There I was brushing out Tammy (German Shephard) this week and, as usual, I’m getting quite a pile of fiber. It’s soft, shades of gray, beige and white, odorless and copious.
Tammy and I participate in this ritual every week, and every week I’m tossing about 2 ounces of what looks like really nice fiber into the trash.
The brain starts to churn, the spinning wheel stands empty, seems like there is a LOT of fiber this time, after all dog hair is fiber isn’t it??? people spin yak, buffalo, camel, great
Pyrenees, rabbit, goat — why NOT dog. Maybe it’ll be nice, it sure is soft. These are the thoughts that are bumbling around inside my head, as I’m pulling brush-full, after brush-full off of her. This little gal is quite a producer.
So I grabbed the lid I was holding the fiber on, sat down to the wheel and proceeded to spin it. Use a long draw for such short fibers, and don’t get nuts when it just snaps on you. Seems there is not a whole lot of tencil strength in dog fiber. I navajo plyed it — just to get an immediate, “do I want to do this again” result. DON”T Navajo ply it — it’ll break all over the place and you keep having the fudge a new loop to get going again (for those of you who don’t know what Navajo plying is — it is basically like making a crochet chain with your fingers)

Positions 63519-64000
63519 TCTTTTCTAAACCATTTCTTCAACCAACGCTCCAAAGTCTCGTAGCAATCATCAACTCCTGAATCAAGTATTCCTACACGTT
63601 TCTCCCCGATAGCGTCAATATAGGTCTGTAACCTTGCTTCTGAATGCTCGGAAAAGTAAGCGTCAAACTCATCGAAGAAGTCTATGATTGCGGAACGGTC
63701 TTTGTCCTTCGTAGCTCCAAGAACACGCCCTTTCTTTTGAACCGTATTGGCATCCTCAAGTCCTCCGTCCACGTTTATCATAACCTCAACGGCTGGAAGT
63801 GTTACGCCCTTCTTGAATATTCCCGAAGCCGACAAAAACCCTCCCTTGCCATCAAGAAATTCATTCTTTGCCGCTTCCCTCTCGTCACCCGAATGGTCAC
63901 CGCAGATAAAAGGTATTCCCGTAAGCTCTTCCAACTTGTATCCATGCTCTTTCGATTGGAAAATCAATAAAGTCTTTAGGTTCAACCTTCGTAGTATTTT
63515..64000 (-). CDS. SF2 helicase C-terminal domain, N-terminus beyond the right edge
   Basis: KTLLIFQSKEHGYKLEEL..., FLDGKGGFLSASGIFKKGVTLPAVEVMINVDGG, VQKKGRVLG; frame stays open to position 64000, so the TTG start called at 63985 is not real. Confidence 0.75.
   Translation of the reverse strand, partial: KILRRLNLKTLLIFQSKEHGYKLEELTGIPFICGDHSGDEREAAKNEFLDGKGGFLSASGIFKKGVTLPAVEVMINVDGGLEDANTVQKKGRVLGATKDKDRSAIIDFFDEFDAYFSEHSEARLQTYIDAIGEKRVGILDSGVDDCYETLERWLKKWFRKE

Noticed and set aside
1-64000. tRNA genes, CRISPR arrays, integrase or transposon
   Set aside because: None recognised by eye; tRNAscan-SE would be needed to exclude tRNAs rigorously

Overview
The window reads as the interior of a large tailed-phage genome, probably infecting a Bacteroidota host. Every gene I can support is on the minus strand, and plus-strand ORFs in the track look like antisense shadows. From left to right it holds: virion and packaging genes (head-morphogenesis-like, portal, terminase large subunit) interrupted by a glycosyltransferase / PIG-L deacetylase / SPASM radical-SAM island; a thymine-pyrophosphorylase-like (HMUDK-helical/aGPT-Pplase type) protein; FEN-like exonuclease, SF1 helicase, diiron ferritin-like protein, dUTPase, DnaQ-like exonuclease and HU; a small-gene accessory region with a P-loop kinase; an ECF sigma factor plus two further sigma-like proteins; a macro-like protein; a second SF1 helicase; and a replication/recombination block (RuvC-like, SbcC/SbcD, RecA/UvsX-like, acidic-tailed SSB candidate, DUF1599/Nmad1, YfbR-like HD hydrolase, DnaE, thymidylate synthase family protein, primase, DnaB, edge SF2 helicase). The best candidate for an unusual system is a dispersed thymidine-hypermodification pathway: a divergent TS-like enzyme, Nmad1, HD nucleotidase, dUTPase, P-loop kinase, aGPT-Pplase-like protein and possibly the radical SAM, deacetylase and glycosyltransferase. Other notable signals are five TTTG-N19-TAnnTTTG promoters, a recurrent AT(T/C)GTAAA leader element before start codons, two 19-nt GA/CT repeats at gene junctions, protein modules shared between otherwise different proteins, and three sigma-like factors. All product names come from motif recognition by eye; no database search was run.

I washed the plyed result in Woolite (mmm smells good — really — just like Woolite, not like wet dog) and voila xxxx yards of 3 ply Tammy. It IS nice, hubby suggested I keep doing it and weave a nice dog bed out of it, maybe she won’t try to chew it to death! After all, my dad used to make saddle blankets out of horse hair, why not have a dog blanket out of dog hair???
So I’m telling one of my sons about this great fiber experiment, and he says “that’s terrifying! now I’m going to wonder about everything you knit for me! HORRIFYING!” REALLY — what kind of reaction is that???
Although — dog fur might make very warm hats, gloves and scarves. hmmm maybe I’ll have to think about that….